Veterans Day - Putnam Sentinel
Army Veteran Barney Hovest, there representing his son, Army Airborne Ranger Benjamin Hovest (deceased) is embraced by Tessa Brinkman (directly to Mr. Hovest's right), Chloe Lammers (right of Tessa) and Gabi Dershem (far right) who created artwork based on Mr. Hovest's son's experience with PTSD. (Putnam Sentinel/Martin Verni)
MILLER CITY — The veterans of wars both recent and still surprisingly present filtered into the brightly lit gymnasium of Miller City-New Cleveland school. They came to view artwork inspired by some of the darkest, and at times proudest hours of their lives. In doing so, they carved an intimacy, if only temporary, into a space designed for boisterous gatherings of masses of people. Nearby, the school’s band tuned their instruments in preparation, close enough to touch, but at times so distant they became hard to hear.

It was within this intimate space, carved from the interaction between artist and subject, that something approaching the truth could be experienced by those fortunate enough to never know it. The lucky many who remain ignorant of what is truly owed the honored few.

“We’ll forget about it, if they don’t talk about it,” said one of the students when speaking of the project. A little more than two weeks prior to the observed Veterans Day unveiling, art teacher Alisha Verhoff initiated a series of interviews between 48 of her students and 10 area veterans. The veterans were asked the near unimaginable - to openly discuss their experiences serving their country. The students were tasked with the impossible - to turn those experiences into artwork that could communicate the depths of what they had learned.

“It’s pretty awesome. They did a super job. It just amazes me that they did what they did. I don’t know, I just feel very…,” for a moment Vietnam Veteran Larry Niese cannot find the words. “They remember now. This took so many years. For everybody to come to terms with it. And now, they appreciate us. I really feel good about it.”

“That we are grateful for them,” Nicole Warnimont said just prior to the opening when asked what she hoped the veterans would realize when viewing her work and the work of her fellow students.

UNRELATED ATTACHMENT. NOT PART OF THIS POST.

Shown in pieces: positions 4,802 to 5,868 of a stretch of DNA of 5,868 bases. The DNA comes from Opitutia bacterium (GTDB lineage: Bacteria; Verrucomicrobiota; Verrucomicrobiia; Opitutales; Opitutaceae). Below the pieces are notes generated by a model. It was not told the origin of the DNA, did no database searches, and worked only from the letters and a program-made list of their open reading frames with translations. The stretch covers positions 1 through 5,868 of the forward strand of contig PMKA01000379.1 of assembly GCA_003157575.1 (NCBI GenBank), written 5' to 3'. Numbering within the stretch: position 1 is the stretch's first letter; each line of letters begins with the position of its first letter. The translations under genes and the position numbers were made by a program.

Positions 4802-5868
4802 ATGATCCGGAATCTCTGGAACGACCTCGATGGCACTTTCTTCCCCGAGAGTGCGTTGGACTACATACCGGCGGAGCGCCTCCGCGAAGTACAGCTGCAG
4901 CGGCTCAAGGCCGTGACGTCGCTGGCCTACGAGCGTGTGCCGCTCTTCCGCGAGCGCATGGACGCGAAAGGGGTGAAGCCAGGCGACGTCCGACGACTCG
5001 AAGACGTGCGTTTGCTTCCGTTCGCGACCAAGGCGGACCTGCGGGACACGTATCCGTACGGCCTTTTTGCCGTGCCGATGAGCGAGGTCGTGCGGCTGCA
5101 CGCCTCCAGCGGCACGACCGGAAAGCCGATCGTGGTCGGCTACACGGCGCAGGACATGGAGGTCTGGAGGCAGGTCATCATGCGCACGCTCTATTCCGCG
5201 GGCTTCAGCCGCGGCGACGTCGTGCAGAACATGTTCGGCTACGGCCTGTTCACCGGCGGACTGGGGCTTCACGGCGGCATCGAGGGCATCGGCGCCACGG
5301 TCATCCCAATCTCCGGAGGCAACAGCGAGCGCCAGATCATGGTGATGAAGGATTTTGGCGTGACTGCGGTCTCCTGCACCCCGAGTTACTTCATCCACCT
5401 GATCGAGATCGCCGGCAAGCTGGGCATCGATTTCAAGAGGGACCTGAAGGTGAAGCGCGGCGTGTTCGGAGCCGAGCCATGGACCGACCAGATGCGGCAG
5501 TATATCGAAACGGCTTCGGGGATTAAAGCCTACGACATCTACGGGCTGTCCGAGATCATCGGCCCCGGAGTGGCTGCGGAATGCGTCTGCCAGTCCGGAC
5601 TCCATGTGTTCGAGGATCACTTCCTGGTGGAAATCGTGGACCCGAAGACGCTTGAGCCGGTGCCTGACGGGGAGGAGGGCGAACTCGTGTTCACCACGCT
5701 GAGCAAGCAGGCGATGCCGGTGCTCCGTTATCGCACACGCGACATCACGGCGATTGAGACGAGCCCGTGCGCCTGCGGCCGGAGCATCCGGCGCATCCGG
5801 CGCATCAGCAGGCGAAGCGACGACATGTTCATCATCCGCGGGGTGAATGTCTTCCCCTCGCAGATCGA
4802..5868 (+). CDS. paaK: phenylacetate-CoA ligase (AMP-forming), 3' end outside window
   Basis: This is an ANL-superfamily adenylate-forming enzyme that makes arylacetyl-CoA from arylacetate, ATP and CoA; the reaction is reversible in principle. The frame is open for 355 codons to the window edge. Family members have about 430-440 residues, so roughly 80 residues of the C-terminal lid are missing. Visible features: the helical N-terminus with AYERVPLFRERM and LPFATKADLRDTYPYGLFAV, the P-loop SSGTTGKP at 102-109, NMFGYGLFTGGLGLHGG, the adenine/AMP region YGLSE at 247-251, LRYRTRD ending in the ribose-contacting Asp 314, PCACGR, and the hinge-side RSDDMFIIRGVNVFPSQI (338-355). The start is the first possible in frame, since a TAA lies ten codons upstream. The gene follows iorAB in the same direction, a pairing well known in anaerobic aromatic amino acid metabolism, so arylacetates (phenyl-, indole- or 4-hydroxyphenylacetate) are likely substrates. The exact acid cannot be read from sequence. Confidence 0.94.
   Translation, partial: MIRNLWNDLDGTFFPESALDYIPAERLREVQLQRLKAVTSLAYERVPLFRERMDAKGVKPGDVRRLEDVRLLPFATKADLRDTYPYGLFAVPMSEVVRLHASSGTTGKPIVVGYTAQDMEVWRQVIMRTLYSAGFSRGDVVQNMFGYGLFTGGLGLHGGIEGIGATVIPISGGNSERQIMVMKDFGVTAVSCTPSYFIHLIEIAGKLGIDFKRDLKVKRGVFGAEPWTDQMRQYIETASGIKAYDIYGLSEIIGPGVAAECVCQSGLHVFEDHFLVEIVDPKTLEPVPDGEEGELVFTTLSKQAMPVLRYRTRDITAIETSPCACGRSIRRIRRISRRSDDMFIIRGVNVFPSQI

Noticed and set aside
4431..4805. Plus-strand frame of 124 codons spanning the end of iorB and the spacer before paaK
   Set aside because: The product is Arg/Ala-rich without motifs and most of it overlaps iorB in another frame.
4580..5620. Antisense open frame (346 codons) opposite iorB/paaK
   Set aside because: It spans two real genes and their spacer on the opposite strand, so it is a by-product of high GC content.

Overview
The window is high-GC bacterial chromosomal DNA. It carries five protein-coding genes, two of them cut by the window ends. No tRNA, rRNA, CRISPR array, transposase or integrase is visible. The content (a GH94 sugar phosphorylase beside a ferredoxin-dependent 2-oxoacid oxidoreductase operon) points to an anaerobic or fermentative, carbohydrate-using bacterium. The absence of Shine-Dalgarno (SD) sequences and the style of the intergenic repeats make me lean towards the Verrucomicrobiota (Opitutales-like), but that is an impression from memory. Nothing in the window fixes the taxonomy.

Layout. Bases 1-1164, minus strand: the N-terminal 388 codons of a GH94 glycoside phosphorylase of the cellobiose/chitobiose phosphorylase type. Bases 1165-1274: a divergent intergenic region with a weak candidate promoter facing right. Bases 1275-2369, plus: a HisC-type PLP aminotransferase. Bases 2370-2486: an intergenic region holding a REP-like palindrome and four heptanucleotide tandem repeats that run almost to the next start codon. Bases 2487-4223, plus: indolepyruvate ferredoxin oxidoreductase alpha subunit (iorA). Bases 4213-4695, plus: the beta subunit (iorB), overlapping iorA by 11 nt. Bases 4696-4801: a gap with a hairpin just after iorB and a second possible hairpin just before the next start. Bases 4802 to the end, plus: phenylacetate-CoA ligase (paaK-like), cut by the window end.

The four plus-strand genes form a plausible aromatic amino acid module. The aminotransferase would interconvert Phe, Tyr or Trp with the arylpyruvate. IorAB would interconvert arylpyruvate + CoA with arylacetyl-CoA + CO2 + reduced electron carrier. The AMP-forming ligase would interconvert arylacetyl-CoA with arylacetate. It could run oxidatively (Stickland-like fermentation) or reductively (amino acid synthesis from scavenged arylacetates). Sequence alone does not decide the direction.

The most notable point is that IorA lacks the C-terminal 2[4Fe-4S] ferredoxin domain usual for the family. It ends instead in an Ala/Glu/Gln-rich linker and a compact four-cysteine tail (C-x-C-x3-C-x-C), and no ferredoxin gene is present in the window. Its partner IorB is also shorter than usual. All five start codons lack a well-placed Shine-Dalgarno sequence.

Liz Westrick echoed this thought, “They didn’t know if they could talk about it. They were very helpful to us by coming in. None of them had to. It was probably really hard for them to talk to us about it. We couldn’t have done any of it without them. So really there’s just a greater appreciation for them coming in and talking to us even though it was really hard. They still came in and did it. I think they wanted us to have a better appreciation of what it means to be a veteran too.”

Another student whose name was unfortunately not captured gave a similar response, “It’s equally important for the veterans to teach us as it is for us to learn. If they don’t come in and tell us about these things, we’re clueless.”

When asked what it felt like to look at work inspired by their own experiences, one veteran responded, “Overwhelming,” and then continued, “I hope it helps bring the realization of what war is all about, I guess, you know. It was a long time ago, I still feel…It’s good to know it’s not forgotten.”

For some, it will remain forever present. “I’m sad and happy and proud, I guess. The big thing is, I like what they all said about getting people to understand about PTSD. I still struggle today. It’s been a year and half. Feels like yesterday,” said Hovest when discussing his son, Army Airborne Ranger Benjamin Hovest's struggle with PTSD. A struggle his son unfortunately lost.

“He went on two tours of Iraq,” student-artist Gabby Drechel said of Hovest’s son. “The first tour, you can’t ever really understand what it’s going to be like, but then when he came back home, he really didn’t want to go on that second tour. But, he went. He felt like it was his duty and he should go, because it’s his country. Even though he was still struggling from that first time.

“It really makes you think ‘freedom isn’t free.’ He felt so strongly of all the stress he was having from the guilt of whatever he had to do over there. He felt so bad that he committed suicide. I can’t imagine the family, how they feel waking up everyday knowing that their son is never going to come back, basically because he served his country, and they’re suffering the consequences of that.”